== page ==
By John M. Jascob, J.D., LL.M.
The chief securities regulators from Massachusetts and Montana have failed in their challenge to the SEC’s preemption of state authority to register offerings conducted under Tier 2 of Regulation A. The D.C. Circuit Court of Appeals upheld the rule, holding that the Commission’s decision to preempt state registration of Tier 2 securities sold to “qualified purchasers” was entitled to deference under the Chevron test. The appellate panel also rejected arguments that amended Regulation A should be vacated as arbitrary and capricious because the SEC failed to explain adequately how the rule protects investors (Lindeen v. SEC, June 14, 2016, Henderson, K.).
Preemption challenge. In May 2015, Massachusetts Secretary of the Commonwealth William Galvin and Montana State Auditor Monica Lindeen filed separate petitions with the court, requesting judicial review of the legality of the Commission’s expansion of the exemptions available under Regulation A. Adopted by the SEC under the mandate of the JOBS Act on March 25, 2015, so-called Regulation A+ raised the dollar limit for smaller offerings that are exempt from Securities Act registration. The amendments also created two tiers of offerings under Regulation A, while preempting Tier 2 offerings of up to $50 million from state registration and qualification requirements.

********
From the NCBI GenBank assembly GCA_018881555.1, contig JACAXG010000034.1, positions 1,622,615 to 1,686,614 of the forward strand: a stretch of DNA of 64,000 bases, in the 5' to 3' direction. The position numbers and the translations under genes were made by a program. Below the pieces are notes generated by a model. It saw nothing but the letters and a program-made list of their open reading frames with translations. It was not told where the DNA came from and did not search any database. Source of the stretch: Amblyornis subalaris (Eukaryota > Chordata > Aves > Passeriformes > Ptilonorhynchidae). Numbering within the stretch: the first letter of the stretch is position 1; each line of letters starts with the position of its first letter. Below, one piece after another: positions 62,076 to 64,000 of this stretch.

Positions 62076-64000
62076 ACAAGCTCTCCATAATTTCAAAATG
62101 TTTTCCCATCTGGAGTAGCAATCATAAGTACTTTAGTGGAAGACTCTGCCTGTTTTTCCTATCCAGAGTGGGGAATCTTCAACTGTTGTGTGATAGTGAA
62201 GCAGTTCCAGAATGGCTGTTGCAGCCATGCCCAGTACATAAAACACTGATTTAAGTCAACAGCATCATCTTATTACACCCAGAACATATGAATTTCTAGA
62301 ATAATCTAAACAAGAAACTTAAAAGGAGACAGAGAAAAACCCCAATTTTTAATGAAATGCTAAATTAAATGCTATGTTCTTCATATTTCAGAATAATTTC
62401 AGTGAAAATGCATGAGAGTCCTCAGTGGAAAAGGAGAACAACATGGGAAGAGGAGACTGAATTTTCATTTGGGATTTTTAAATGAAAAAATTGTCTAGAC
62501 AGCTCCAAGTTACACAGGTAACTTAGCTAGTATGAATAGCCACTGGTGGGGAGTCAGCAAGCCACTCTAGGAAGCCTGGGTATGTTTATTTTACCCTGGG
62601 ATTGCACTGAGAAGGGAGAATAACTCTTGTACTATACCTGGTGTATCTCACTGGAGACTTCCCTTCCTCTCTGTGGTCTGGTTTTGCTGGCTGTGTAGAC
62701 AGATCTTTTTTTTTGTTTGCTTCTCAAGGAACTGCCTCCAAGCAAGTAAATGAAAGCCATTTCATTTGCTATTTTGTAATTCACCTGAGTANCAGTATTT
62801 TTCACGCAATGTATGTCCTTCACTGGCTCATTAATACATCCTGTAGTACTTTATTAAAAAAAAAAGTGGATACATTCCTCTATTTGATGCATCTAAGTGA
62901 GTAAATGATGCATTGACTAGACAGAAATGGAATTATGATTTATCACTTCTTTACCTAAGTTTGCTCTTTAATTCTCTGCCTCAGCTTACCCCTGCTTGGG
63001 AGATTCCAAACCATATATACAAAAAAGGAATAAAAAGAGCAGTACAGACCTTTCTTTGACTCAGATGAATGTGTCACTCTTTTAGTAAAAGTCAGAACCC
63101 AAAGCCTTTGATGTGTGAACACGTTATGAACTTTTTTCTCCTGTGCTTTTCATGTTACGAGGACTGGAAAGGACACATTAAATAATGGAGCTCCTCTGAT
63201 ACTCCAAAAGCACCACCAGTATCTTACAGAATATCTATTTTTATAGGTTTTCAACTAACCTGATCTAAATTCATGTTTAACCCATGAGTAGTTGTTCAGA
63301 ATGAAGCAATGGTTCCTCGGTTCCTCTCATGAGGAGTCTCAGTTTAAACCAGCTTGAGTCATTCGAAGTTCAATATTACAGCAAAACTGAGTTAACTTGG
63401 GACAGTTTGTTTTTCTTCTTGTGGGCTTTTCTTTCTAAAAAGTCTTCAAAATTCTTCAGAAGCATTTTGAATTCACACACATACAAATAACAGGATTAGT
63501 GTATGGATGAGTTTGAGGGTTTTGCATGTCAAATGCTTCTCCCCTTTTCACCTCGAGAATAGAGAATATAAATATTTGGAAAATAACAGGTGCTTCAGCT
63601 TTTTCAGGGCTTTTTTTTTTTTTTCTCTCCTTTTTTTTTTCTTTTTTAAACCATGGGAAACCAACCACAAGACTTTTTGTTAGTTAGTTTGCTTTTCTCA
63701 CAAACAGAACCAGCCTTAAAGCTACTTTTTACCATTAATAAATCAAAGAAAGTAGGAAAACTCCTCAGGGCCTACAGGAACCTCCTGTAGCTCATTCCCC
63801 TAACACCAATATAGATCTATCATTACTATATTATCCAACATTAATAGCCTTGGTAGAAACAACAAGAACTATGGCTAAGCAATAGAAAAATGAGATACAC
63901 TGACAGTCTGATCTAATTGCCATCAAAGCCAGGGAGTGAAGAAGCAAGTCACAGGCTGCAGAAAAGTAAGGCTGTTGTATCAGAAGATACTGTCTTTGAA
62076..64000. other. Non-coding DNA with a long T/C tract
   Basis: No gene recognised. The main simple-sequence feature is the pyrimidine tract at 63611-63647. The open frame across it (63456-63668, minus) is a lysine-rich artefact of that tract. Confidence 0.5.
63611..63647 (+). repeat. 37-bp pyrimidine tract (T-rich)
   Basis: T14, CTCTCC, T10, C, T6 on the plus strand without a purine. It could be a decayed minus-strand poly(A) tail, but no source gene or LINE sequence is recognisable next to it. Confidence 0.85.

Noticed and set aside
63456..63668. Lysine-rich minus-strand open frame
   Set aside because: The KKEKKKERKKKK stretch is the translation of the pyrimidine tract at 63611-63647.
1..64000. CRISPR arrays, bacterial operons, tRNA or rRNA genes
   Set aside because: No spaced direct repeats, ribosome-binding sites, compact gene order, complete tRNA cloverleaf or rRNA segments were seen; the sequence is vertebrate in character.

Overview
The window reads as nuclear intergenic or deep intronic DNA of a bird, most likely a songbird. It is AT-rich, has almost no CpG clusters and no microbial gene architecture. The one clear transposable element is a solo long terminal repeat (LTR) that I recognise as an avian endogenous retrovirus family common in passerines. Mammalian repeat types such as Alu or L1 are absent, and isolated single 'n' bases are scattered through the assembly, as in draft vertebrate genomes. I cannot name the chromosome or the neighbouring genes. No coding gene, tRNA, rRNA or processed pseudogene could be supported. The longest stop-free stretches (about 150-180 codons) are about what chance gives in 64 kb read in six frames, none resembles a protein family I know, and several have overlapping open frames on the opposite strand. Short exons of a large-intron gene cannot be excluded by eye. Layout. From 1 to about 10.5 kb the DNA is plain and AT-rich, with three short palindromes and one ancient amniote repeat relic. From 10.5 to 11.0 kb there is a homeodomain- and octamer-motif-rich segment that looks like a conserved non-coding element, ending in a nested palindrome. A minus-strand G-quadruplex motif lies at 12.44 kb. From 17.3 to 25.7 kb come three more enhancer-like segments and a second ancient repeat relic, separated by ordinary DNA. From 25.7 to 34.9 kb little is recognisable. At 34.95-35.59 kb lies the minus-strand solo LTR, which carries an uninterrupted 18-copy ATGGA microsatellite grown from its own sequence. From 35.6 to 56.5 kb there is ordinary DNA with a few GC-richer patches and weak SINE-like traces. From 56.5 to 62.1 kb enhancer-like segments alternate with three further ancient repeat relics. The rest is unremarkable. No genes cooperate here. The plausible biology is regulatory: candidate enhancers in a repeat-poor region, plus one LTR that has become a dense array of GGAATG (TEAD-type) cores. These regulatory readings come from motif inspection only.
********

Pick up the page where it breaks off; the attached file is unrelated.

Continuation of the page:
The states asked the court to vacate the rule, contending that the SEC’s failure to impose any meaningful standards on the “qualified purchasers” eligible to invest in Tier 2 offerings overstepped the Commission’s authority under the JOBS Act and stripped investors of valuable state law protections. The SEC, in turn, argued that its interpretation was consistent with its JOBS Act mandate and thus satisfied the statutory construction standards enunciated by the Supreme Court in Chevron, U.S.A., Inc. v. Natural Resources Defense Council, Inc. (1984).